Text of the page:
jck
jck

In my experience: Quite often, management pursues technical utopia. That is, they expect humans to be robots. They expect machines not to break. They expect kids not to get sick. They expect...well...too much. Big mistake. Improving a process by expecting your employees to be more efficient when they are already being quite efficient is futile. Rather than to have meetings and waste that time figuring out every little tiny inefficiency, you're better off scheduling in some slack time and letting your people be people. Also it seems that in the quest to be ever-efficient, a lot of organizations cut corners on process which leads to things like product quality drops and workplace mishaps occur. Management and Executive level planning needs to allow for humans to be human. It's one thing if you have a programmer taking ten 10-minute smoke breaks in an 8-5 day. That is wasted time and can be adjusted for. But it's another to stand over your people and point out every little flaw or inefficiency in their work process...whether in person, or in policy. That not only brings micromanagement into the picture, but it often starts to pick away at the morale of your workforce when you do. Process improvement is good, when done in a balanced way. But often, it is taken to the extreme to bleed every extra second possible and remove any step not absolutely necessary. I think that's what causes failure. Basically: the attempt to bring absolute order to a innately chaotic world will never work.

forrest
forrest

I agree with all the noted points; however, I believe that there is an answer. Business executives and senior managers have felt that they needed to do something; hence, they did what they thought was right to improve their metrics ??? even if that led to suboptimizations. Until recently business executives and senior managers did not have a system for orchestrating the enterprise as a whole and moving the organization toward achieving the three Rs of business; i.e., everybody doing the Right things and doing them Right at the right time. But things have changed. Today the Integrated Enterprise Excellence (IEE) system, an enhanced application of Lean Six Sigma at the enterprise level provides the framework and roadmap so that organizations avoid process-improvement suboptimizations. IEE a structured approach for moving toward achieving the three Rs of business through the wise blending of measurements, analytics, innovation, process improvement, and control at all levels of an organization. Forrest Breyfogle

PMPsicle
PMPsicle

Yes there is a good answer .... we've become a society of "the quick fix" aka "the magic bullet". Meaning people don't take the time to critically assess solutions. There is nothing wrong with process improvement, per se. There is, however, two serious issues with the "heroic" approach as the author refers to it. First, risk (or more properly downside exposure). The bigger the scope the higher the risk (meaning probability) of failure AND the bigger the effect (by definition in this case downward). Thus not only are the failures more frequent they are more spectacular. And since one company only goes one way or the other by definition we hear more often about the spectacular failures. Secondly, change is usually poorly handled. And the bigger the area of effect the more poorly it is handled. Unfortunately, the bigger the impact the more important it becomes to handle the effect. Even if risk were not a factor the increased difficulty and decreased effectiveness of (organizational) change management (aka reaction management) would doom most "heroic" business improvement projects. Glen Ford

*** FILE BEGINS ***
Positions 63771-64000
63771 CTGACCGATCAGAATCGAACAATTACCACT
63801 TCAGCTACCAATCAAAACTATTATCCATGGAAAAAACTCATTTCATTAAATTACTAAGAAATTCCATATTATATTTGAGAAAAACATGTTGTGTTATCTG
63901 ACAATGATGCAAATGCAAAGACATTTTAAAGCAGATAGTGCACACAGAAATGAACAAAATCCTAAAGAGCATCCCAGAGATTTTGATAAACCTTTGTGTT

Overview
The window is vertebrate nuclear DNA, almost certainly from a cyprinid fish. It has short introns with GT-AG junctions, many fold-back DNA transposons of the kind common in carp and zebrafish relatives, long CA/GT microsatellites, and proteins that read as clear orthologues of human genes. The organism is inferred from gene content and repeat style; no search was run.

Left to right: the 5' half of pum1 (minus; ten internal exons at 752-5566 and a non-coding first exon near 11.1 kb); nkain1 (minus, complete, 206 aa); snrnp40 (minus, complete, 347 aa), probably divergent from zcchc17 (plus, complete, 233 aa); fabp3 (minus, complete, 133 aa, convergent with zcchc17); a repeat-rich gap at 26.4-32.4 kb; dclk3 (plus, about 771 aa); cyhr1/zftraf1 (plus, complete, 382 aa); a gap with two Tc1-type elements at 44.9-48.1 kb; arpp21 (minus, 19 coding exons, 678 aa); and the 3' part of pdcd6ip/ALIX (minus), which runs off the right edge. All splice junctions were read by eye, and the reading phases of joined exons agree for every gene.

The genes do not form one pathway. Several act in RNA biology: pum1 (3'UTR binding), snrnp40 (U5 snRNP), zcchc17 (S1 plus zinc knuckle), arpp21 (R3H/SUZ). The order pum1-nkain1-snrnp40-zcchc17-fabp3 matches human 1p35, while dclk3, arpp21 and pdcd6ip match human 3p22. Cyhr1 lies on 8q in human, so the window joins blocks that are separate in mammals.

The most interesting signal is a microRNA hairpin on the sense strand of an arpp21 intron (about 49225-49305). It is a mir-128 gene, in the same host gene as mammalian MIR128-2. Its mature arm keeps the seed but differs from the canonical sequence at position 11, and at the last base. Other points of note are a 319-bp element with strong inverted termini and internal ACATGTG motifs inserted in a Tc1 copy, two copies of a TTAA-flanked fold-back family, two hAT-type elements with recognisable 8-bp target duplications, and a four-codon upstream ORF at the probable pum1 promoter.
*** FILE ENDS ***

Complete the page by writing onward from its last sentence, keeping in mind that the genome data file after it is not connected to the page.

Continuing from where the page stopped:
robert.leap
robert.leap

A husband's wife fooled around his back and when caught ? she blatantly told her husband, "your process definitely needed improvement ? so I outsourced!" Needless to say, the husband is a bitter man.

larue
larue

the openness of managment. I worked for a company that tried to cross over into the lean world of mfg. And let me say here that, Lean is an awsome awsome concept/way of life. They spent/wasted millions trying to make the transition. When a company has a, your words, " all the way down the food chain" mindset, it is most likely that failure will prevail again and again. I like to phrase it "across the board", or equals. How can a body function without all the parts, is one part any greater than the other? I think that until a company begins to look at the world this way, they will continue to struggle. Buying in, is the MOST difficult thing for managment. Way more than for (the bottom feeders) as i have heard parts of the interprise called. Its ok to joke around with things such as these, but when the poop is headed for the fan, there had better be a geninue RESPECT, understanding and belief that all are equal. I say its harder for managment than those on the shop floor, because normally much more is invested. IE Education. Unfortunately, for many, along with Education comes a holier than thou attitude. Lean is a way of life. its about replacing the complex with the simple. Kaizen is a part of lean like the hands are part of the body. The shop floor must be an absolute EQUAL part to the venture. Think of it this way. The heart is the company itself, and yes it has a more important roll. for without it the company is dead. Managment is the brain, but not fully because without the eyes and or the rest of the body,(the shop floor) providing information to the brain, the endeaver will not see reality. You really cannot have one without the other, it makes up the body, or the business, the Interprise. All in all, many things keep American companies struggling to compete, but the most outstanding thing i have witnessed over the last 38 yrs in mfg, is the seperation within each company. I will stand down from the soapbox at this time for another. thank you. Roger Smith Owner Design Welding Inc.